Jetpixx From St. Lucia, joined Jul 2004, 942 posts, RR: 1 Posted (9 years 3 months 1 week 4 hours ago) and read 17382 times:
What is the largest city (in terms of population/catchment area, etc) in the United States and then also the world which is heavily served by multiple airlines, but does not have true hub? Here are a couple of the ideas which came to my mind for the United States, although I certainly could be wrong.
EI A330-200 From Sweden, joined Apr 2001, 411 posts, RR: 4
Reply 6, posted (9 years 3 months 1 week 4 hours ago) and read 17274 times:
The correct answer would have to be LAX. The 2 most populous counties in the country use LAX. It's a focus city for DL, AA, UA, and WN, but non of them have made it a hub. The SoCal metro area is one of the most populous.
DAL767400ER From , joined Dec 1969, posts, RR:
Reply 11, posted (9 years 3 months 1 week ago) and read 16831 times:
Quoting Pelican (Reply 10): Berlin could be the biggest city in Europe without a hub.
It most certainly is, at least as far as the city itself goes Berlin is the second largest in Europe after London. Not sure what position they hold as far as entire Metro areas go, though Berlin should still be in front, behind the whole Ruhr area MSA.
Interestingly enough, the second place is hold by Hamburg. Most larger cities in Europe are hub cities for their repective carriers, and I believe outside of Germany and the UK, there are no 1,000,000+ cities in the EU that aren't airline hubs.
TYCOON From United States of America, joined Feb 2007, 508 posts, RR: 4
Reply 14, posted (9 years 3 months 6 days 23 hours ago) and read 16658 times:
Might be a bit nit-picky, but what is our definition of a hub?
Air Berlin and Germanwings certainly use Berlin as a base of operations/hub (I won't bother counting Easyjet but they do have quite the operation based in Berlin too)
Tuifly (ex. HLX) use Hamburg as a base/hub
And, technically, the new Brazilian LCC Webjet has GIG as its hub.
Are we talking flag-carriers or major operators?
Incitatus From Brazil, joined Feb 2005, 4446 posts, RR: 13
Reply 15, posted (9 years 3 months 6 days 22 hours ago) and read 16513 times:
Quoting TYCOON (Reply 14): Might be a bit nit-picky, but what is our definition of a hub?
A hub is an airport where an airline maintains a large presence AND it schedules flights in a way that there are many passengers that land there just to change airplanes.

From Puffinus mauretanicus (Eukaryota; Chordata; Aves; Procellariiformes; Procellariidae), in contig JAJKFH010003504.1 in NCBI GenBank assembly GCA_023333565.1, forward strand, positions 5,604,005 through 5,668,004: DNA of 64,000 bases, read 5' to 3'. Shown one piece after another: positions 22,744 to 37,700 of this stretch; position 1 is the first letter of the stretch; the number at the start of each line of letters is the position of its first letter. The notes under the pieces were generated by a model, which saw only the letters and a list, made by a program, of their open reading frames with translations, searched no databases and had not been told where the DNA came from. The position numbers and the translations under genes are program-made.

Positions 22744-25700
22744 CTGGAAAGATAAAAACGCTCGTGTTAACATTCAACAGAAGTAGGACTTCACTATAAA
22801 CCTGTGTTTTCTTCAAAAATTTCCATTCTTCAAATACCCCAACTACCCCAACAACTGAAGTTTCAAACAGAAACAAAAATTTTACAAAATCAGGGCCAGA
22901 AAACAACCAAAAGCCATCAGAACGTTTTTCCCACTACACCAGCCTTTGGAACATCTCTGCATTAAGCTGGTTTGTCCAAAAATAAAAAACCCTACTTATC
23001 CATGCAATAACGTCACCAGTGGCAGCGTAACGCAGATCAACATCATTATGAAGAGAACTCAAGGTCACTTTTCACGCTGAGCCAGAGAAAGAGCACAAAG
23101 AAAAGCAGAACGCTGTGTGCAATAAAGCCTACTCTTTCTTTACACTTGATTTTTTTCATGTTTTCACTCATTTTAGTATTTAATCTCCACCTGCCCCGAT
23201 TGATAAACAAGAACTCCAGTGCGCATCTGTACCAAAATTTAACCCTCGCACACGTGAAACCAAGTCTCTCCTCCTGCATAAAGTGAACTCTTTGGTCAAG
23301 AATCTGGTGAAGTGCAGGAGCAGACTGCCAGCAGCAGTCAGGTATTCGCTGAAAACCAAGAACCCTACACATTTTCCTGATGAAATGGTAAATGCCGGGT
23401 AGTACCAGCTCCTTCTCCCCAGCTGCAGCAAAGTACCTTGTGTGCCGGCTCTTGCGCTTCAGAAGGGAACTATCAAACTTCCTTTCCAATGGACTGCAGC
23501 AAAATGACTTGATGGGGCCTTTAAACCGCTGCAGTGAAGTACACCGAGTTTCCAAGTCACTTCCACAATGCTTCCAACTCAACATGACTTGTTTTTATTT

An airport that is a crew/maintenance base is not a hub, even if the airline chooses to call it so.
I fail to see how Webjet Brazil would have a hub in GIG. They don't even have enough airplanes to have a hub anywhere.
The absolute right answer is LAX even though United Airlines calls it one of its hubs. The vast majority of United's passengers at LAX are local.
An airline scheduling 40 well timed flights at an airport may have it as a hub. Another airline scheduling 200 flights at an airport catering to local traffic without regard for convenient connections does not have it as a hub. I don't regard TAM's operation at GRU as a hub because the flight schedule is not convenient for connections.
N200WN From United States of America, joined Feb 2005, 786 posts, RR: 6
Reply 22, posted (9 years 3 months 6 days 21 hours ago) and read 16245 times:
Quoting XJET (Reply 21): JAX is the most populated city in Florida. No hub there. It is a larger city than BOS. It is actually the third most populated city on the east coast.
Those kind of stats are always fun to throw around, just like El Paso is bigger than Atlanta and San Antonio is larger than Dallas. But metro area population figures are much more accurate and I think more fun to look at as they give you a better idea of how many people really live "there." San Antonio is now the seventh largest city in the country, but the problem is there just aren't that many of us living outside the city limits in the surrounding hills.